What sets winning organizations apart from their competitors?
One study examined 40 industry groups of 4 companies in each, all with similar financial
numbers and apparent prospects. They noticed that what separated winning and losing
companies (as measured by total shareholder return) were two factors: strategy and execution.
1. Winning organizations devise and maintain a clearly stated, focused marketing strategy
The marketing strategy is a simple value proposition that is based on a deep understanding of
the customers. It is an organizations ability to create superior value for its customers and, in the
process, give it a competitive edge over its rivals. If a company has a clear and focused
marketing strategy, it is more likely to succeed than if it has an unstable strategy, such as Kmart,
who couldnt decide whether to go upscale to avoid competing with Wal-Mart or go head-to-
head with Wal-Mart, which simply confused customers and led to its bankruptcy.
2. Winning organizations execute their marketing strategy flawlessly
The second factor that separates winners from losers is their ability to execute their marketing
strategy. There is a gap between devising and implementing a good strategy. Someone in top
management may have the idea that customer service is a good strategic priority for the business,
but unless they win the hearts of employees, the execution of the strategy is likely to be weak.
What is marketing?
Marketing is a disciplined process used by organizations to solve business problems.
Problems solved by marketing in a for-profit organization:
- Low-priced competitors flooding the market
- Lack of differentiation from competitors
- How to generate more revenue
- Managing the explosion in media and channels
- Dealing with more sophisticated and price-sensitive customers
- How to build a customer-focused organization
Problems solved by marketing in a non-profit organization:
- How to differentiate from other non-profit organizations
- How to increase awareness of our brand
- How to increase funding from donors
- How to build partnerships with for-profit organization
- How to motivate volunteers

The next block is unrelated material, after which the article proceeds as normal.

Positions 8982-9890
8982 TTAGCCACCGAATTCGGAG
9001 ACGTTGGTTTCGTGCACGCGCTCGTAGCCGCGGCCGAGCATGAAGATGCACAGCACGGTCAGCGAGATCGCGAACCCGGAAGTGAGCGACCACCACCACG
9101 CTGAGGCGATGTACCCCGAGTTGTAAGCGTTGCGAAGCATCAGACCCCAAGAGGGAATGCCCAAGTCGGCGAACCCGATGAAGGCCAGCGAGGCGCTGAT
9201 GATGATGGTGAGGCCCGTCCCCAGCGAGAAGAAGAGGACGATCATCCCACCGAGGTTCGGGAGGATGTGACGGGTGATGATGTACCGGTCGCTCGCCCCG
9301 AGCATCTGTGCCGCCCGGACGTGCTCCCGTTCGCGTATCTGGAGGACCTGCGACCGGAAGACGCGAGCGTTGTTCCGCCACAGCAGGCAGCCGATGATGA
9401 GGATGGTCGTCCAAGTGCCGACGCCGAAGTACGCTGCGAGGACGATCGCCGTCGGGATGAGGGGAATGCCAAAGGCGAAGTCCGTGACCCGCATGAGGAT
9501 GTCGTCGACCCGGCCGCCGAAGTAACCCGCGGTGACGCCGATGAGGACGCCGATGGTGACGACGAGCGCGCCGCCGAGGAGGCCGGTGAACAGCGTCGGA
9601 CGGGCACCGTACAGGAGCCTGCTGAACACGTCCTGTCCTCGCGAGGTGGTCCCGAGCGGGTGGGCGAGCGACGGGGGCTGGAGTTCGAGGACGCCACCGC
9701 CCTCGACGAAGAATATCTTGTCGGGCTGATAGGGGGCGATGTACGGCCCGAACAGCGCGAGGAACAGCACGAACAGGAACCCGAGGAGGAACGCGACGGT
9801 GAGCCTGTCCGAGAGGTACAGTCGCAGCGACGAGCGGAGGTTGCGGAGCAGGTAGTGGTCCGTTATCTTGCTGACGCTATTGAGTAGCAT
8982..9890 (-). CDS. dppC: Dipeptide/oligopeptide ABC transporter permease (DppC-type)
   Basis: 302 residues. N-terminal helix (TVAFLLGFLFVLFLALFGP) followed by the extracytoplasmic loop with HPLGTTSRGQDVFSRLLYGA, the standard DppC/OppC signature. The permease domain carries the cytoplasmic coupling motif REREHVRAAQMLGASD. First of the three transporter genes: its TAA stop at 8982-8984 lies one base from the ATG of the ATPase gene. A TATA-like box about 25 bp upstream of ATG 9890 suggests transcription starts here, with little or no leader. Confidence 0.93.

Marketing is a disciplined process to solve business problems
Marketing process step #1: understand customers
- Customer needs: the very first step. Different customers have different needs. (Ch. 2)
- Customer segments: the first step in figuring out which customers we want to serve is
called market segmentation. (Ch. 3) - Target customer: the second step in figuring out which customers we want to serve is
called targeting (target marketing). These steps involve recognizing different sets or
groups of customers based on their needs and other criteria. (Ch. 3)
Marketing process step #2: create customer value
The next marketing step is to create value for the chosen target segment. This is done through
four strategies, which are called the marketing mix. They are:
- Product strategy (Ch. 5)
- Pricing strategy (Ch. 6)
- Channel strategy (Ch. 7)
- Marketing communications strategy (Ch. 8)
Marketing process step #3: deliver customer value
The understand-create-deliver-manage value marketing process described here is captured in a
strategic document called the marketing plan. It describes what target segments it will serve,
how it will serve them, and how it will win by differentiating itself from its competitors.
Although many strategies in the plan are implemented by the marketing function, many
marketing strategies are implemented by other functions such as sales, customer service, and
shipping. A marketing strategy of customer focus may not be implemented well because another
function is implementing it. To accomplish delivery of value, two things must happen:
1) Sales execution: marketing strategies must translate into sales strategies and other
functional strategies (Ch. 9)
2) Cross-functional alignment: the organization must align all its functions to focus on the
customer. This cross-functional alignment is called customer focus. (Ch. 10)
The marketing plan plays an important role it contextualizes the market for the other functions.
Marketing process step #4: manage customer value
The final step is a feedback loop to review marketing strategies and make changes to ensure the
business is keeping pace with changing market conditions. At the end of every year, a business
must conduct a review of four items:
- Customer satisfaction measurement (Ch. 11,12)